One way to get people to pay attention to your music is to have a woman screaming at the top of her lungs on the first track. At the very least it will get their attention for the first ten to fifteen seconds. That's how Ellery Daines decided to start his recent release RANTS. After the initial scream you greeted to off-kilter rock music in which Daines played every instrument.
Let’s talk about that for a second. Daines is really a good guitarist and drummer. I thought you could only be really good at one or the other. Daines especially crushes when it comes to lead guitar. The other thing I need to point out that RANTS is completely DIY. Daines used consumer gear and the results are much better than I would have predicted. I couldn't believe the drum sound he got with the gear he had. Impressive stuff.
The songs on RANTS don’t immediately sink their teeth into you. The hooks are subtle and are usually discovered after about the fourth time listening. Even then these songs aren’t particularly sing-along worthy but that's not a bad thing - simply a preference.
The opening song “Spiders” is a rock song that Daines has some fun with. I enjoyed the little bluesy feel and the reverb tails on his vocals. Daines is a good singer not a great one but he gets the job done. He definitely has some inspired moments. The next track is a bluesy rocker that would sound good at 2:00 am after you had too much to drink. Solid performances all around from Haines. The guitar solo towards the end is absolutely wicked and not to be missed.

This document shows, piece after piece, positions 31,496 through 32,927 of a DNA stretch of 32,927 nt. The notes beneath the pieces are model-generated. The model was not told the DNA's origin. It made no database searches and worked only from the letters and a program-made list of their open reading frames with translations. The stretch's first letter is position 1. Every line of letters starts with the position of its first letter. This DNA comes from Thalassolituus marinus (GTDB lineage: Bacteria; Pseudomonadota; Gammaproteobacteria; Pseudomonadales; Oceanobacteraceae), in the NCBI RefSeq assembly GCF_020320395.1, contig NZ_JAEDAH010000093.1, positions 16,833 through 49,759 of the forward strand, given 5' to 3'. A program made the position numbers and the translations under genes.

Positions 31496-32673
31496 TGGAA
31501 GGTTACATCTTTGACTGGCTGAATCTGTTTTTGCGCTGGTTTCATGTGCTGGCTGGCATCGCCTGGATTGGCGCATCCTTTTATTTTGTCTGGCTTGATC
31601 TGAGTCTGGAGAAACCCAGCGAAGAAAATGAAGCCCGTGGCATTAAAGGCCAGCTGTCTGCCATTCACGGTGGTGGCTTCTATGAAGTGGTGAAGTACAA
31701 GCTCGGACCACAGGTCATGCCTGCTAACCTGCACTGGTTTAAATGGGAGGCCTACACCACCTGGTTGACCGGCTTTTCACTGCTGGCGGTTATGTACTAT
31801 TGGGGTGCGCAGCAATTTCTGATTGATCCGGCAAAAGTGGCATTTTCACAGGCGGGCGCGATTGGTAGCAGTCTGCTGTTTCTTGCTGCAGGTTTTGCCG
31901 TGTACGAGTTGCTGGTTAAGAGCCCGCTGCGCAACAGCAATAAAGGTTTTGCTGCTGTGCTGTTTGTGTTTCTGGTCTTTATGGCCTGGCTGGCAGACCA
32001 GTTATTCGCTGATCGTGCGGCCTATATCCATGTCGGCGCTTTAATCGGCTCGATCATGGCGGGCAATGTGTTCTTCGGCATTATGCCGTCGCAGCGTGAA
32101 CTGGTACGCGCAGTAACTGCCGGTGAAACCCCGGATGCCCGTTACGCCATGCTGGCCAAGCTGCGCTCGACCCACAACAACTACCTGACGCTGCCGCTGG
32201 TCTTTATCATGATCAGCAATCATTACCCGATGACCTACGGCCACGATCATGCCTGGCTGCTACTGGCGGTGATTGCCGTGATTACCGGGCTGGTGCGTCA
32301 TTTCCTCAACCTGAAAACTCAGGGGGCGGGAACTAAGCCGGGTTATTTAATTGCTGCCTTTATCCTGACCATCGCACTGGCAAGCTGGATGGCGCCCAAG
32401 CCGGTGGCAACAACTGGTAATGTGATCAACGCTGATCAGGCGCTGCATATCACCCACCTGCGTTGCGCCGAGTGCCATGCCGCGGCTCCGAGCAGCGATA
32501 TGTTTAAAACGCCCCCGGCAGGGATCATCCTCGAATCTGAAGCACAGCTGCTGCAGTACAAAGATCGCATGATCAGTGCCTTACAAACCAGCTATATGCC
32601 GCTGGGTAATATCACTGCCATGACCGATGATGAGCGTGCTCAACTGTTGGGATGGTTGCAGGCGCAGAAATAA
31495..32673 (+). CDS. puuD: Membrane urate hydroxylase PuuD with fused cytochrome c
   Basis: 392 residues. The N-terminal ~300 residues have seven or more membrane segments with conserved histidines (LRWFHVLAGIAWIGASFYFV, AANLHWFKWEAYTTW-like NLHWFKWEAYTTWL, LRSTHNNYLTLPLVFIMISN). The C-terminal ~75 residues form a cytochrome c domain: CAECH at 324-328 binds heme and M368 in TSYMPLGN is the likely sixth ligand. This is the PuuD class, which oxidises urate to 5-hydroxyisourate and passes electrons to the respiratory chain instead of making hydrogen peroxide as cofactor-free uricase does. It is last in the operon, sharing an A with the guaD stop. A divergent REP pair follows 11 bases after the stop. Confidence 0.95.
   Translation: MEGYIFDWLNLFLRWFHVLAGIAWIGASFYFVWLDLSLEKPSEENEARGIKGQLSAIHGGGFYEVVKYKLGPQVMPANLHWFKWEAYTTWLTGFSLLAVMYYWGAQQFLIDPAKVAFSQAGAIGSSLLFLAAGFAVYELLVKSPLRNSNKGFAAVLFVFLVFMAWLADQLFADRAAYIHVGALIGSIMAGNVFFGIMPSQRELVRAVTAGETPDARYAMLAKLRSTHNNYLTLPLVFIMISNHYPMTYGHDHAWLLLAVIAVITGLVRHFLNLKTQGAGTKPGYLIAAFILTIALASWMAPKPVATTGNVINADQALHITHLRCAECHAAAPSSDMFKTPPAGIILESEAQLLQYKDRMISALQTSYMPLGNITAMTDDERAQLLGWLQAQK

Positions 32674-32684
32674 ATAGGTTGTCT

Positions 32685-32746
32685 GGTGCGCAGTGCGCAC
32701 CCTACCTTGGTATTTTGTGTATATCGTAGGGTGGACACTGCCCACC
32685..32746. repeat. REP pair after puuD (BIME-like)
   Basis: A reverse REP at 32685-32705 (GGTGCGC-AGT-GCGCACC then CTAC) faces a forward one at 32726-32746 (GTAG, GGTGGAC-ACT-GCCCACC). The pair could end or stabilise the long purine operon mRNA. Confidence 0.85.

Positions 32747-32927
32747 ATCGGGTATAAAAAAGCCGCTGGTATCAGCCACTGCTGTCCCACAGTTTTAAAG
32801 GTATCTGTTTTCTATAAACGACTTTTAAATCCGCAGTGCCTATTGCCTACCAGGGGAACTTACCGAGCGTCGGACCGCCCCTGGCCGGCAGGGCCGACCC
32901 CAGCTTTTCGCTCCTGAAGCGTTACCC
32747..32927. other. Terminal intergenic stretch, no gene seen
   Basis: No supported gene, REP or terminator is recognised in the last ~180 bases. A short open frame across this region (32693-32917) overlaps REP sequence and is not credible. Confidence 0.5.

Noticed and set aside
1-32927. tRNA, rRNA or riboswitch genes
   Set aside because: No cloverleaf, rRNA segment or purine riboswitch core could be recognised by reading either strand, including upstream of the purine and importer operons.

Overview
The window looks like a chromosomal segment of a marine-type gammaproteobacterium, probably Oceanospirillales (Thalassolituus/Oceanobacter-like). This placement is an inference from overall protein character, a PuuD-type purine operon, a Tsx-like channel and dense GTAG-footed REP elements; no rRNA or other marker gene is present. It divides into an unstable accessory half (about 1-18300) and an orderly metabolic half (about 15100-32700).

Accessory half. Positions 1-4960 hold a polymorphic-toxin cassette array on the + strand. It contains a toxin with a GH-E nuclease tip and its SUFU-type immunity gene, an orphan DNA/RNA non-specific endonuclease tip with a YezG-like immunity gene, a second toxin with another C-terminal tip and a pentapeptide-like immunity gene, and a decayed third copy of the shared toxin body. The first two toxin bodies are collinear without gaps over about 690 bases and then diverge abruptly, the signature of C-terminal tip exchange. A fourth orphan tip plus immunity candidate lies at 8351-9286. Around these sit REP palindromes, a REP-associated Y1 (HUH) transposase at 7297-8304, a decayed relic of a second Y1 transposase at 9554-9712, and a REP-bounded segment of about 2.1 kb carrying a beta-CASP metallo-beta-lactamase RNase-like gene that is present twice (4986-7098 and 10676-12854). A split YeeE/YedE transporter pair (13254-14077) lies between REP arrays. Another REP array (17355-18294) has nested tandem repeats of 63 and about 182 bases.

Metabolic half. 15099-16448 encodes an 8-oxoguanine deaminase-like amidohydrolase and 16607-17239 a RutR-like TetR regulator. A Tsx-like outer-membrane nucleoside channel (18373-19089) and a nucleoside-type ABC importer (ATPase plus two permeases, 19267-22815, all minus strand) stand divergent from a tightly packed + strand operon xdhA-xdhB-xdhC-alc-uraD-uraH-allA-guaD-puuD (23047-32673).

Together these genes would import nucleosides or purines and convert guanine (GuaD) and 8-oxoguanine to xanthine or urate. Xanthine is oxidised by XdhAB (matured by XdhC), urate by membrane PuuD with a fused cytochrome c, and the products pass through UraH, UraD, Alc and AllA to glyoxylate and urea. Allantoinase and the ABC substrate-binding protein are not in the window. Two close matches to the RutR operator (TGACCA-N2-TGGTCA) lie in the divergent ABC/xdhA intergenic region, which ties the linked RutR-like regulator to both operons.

“A Song at the End” is a hard-hitting relatively straightforward garage rock song while “Afterthought” is delivered softly with no more than his guitar and vocals. The centerpiece and highlight was “Kid.” The seven-minute track has a good amount of changes. I really enjoyed the build up he has in the song such as the one around the two-minute mark. He closes with “Pretty Little Thing” which is another solid track that revolves around an acoustic guitar, bells and a good amount of nostalgia and melancholy.
RANTS is an impressive piece of work but not without flaws. There is plenty to appreciate here amongst the minor mishaps.
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